With the Writers Guild of America (WGA) and the Alliance of Motion Picture and Television Producers going on strike as of May 2, 2023, many people wonder what will happen for streaming’s most prominent players like Warner Bros. Discovery, Netflix, Disney+, and more.
The first thing to know is that the WGA is going on strike over failed negotiations involving pay and streaming residuals. Their contract for negotiation expired on May 1.
The second thing to know is how it will affect scripted versus unscripted television. Scripted television refers to fictional, scripted series and mini-series with a scripted storyline. Unscripted television is considered non-fiction or reality-based such as documentaries, documentary series, true crime, game shows, variety shows, reality TV, and paranormal programming.
As the strike kicks off, one of the biggest concerns is which streaming services have the most to lose. In this case, the platforms with the most scripted content stand to lose more because they rely on writers for new scripted content.
We compiled data to take a snapshot of all television shows on various U.S. streaming platforms as of March 13th, 2023. First, we looked at the primary streaming services: Netflix, Hulu, HBO Max, Paramount+, Discovery+, Prime Video, Disney+, and Peacock.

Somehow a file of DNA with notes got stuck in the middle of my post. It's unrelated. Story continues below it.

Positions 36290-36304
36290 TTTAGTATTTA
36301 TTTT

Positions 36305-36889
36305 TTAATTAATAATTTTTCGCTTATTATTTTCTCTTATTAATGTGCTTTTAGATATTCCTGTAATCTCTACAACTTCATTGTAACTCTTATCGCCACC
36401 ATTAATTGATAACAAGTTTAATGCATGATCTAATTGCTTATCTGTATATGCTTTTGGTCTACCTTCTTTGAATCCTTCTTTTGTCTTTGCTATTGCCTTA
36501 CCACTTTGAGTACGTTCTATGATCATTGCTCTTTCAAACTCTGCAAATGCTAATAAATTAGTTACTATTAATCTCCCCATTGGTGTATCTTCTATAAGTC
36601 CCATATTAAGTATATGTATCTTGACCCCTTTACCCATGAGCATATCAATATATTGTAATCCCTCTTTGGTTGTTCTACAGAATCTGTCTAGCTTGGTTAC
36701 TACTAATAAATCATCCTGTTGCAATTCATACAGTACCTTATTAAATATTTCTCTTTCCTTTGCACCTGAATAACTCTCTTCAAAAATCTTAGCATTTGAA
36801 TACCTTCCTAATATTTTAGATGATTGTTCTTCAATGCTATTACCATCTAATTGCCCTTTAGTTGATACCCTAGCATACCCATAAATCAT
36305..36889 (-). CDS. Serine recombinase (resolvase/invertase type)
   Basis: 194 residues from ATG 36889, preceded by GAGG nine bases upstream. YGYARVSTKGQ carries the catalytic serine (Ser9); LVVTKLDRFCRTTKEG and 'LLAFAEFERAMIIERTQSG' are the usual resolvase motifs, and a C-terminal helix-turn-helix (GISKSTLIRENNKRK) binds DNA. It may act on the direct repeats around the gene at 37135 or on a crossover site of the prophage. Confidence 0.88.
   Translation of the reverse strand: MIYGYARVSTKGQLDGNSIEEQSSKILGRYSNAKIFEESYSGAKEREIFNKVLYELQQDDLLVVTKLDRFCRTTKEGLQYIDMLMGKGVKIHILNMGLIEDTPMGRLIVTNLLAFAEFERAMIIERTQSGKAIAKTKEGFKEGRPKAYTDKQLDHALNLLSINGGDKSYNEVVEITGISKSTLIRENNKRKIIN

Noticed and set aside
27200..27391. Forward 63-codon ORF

As you can see in our chart, Netflix could stand to take the biggest hit, with nearly 75% of its programming being scripted, with Amazon Prime and HBO Max following closely behind. However, these streaming giants also have enormous catalogs and a large amount of content not scripted by U.S.-based writers, which could ease the blow and help them come out on top.
Discovery+ stands to feel the least loss because its programming is primarily based in genres including documentary and reality TV, as a whopping 93% of its offering is non-scripted.
Hulu, Peacock, Disney+, and Paramount+ have deep catalogs containing old programming. For example, Disney+ has the entire Disney, Marvel, and Star Wars catalog for viewers to rewatch. In addition, Hulu has comfort titles like Friends, while Peacock has The Office to keep subscribers unsubscribing.
The past couple of years have proven volatile for streaming, and the writers’ strike will undoubtedly add to the speculation and continued success.